Earl Ferrers

My Lords, if there was any unwisdom it was on behalf of the previous Government of noble Lords opposite, which introduced an Act which put people in the United Kingdom in the position of being unable to abide by their human rights. That was the situation we wished to see reversed, and that is what we did.

Lord Boyd-Carpenter

My Lords, can my noble friend confirm why it was that counsel instructed by the Government appeared to have argued that these railwaymen had not been treated in a manner which was contrary to the Convention on Human Rights?

Earl Ferrers

My Lords, it was the duty of the Government and their lawyers to pursue the three very important points which I explained in order to make the position perfectly clear, and that is what they did.

Lord Shinwell

My Lords, although it may not be related to the main Question, will the noble Earl inform me and Members of your Lordships' House who perhaps may not know anything about the matter, which is the enactment? When was there passed in either House of Parliament an enactment, which justified the European Commission of Human Rights in awarding costs?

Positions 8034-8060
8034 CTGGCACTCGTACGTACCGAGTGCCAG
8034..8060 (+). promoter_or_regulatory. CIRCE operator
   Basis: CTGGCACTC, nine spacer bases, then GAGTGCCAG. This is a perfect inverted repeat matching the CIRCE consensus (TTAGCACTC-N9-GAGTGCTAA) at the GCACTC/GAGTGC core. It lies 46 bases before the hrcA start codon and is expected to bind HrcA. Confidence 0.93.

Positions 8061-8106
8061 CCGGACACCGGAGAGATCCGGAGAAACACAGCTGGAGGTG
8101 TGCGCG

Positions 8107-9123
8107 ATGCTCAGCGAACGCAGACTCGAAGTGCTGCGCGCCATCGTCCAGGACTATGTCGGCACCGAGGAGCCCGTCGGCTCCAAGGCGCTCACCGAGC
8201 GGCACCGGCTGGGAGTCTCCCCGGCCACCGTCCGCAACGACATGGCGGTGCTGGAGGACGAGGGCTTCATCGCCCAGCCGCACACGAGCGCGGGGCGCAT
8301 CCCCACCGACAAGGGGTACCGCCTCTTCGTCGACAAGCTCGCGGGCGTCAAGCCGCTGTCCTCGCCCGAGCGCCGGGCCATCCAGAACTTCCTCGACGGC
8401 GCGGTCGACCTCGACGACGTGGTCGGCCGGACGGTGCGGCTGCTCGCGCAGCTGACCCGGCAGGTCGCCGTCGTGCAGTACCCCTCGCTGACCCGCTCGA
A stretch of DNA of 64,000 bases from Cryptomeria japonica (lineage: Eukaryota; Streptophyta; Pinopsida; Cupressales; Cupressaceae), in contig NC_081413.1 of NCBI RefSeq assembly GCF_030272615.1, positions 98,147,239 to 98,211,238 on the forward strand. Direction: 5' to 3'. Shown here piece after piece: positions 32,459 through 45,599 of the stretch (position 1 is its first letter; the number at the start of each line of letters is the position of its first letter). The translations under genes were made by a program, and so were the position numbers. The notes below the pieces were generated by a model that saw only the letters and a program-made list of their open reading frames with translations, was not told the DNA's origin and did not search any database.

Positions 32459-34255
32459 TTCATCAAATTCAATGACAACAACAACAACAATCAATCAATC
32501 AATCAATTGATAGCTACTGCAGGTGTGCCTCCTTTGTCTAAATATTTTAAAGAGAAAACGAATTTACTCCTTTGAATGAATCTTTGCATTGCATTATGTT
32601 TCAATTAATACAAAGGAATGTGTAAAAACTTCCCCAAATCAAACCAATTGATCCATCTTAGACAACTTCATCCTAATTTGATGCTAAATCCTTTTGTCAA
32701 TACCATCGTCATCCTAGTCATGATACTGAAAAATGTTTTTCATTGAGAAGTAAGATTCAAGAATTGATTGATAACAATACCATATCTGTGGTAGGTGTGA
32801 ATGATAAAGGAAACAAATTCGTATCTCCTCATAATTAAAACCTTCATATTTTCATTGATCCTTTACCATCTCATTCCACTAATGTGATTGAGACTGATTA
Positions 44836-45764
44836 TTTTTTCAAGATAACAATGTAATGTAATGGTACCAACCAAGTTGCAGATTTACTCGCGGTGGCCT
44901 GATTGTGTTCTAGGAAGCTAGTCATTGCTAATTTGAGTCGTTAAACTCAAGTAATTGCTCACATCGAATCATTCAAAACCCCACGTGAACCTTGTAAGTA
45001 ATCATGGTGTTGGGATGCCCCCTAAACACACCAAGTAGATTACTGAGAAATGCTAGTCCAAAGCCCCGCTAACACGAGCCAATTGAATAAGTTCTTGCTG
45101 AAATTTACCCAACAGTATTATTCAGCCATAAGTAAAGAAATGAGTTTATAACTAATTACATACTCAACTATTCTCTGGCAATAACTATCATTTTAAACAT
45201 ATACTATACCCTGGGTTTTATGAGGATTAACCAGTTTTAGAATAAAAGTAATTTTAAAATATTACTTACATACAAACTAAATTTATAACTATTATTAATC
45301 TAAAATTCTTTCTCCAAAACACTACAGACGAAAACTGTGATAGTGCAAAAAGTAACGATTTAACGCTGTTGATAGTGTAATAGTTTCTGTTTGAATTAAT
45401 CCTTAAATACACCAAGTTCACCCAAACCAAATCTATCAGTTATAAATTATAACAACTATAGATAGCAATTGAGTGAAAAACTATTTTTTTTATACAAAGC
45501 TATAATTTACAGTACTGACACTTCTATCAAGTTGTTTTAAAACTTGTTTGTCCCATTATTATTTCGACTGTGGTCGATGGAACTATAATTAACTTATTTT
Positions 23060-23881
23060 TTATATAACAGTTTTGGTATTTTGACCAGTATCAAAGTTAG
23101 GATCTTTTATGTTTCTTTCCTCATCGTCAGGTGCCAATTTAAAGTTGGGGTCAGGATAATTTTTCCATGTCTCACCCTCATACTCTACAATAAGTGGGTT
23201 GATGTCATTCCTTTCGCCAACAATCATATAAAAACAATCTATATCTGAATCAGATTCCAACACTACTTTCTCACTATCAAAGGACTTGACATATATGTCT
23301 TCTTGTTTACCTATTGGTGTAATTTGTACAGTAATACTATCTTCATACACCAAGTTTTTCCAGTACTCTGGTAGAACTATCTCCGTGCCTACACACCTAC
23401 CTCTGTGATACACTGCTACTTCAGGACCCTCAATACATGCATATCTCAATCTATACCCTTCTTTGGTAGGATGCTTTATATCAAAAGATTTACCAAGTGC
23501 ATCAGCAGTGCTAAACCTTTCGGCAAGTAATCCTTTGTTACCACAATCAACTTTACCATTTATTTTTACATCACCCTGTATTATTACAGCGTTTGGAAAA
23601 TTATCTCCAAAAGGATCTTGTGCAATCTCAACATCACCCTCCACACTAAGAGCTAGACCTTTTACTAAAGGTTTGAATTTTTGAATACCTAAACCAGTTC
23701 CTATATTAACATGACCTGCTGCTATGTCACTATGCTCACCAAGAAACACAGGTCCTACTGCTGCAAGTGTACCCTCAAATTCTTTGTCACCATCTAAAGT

Earl Ferrers

My Lords, the European Court asked the European Commission to adjudicate and give an opinion upon costs. When the Commission gave an opinion it was then taken to the court to give a judgment, and the court's judgment was in line with the Commission's opinion.

Lord Shinwell

My Lords, if I may follow that up for a moment, does that mean that neither House of Parliament at any time passed an enactment which justified the European Commission in awarding costs?

Earl Ferrers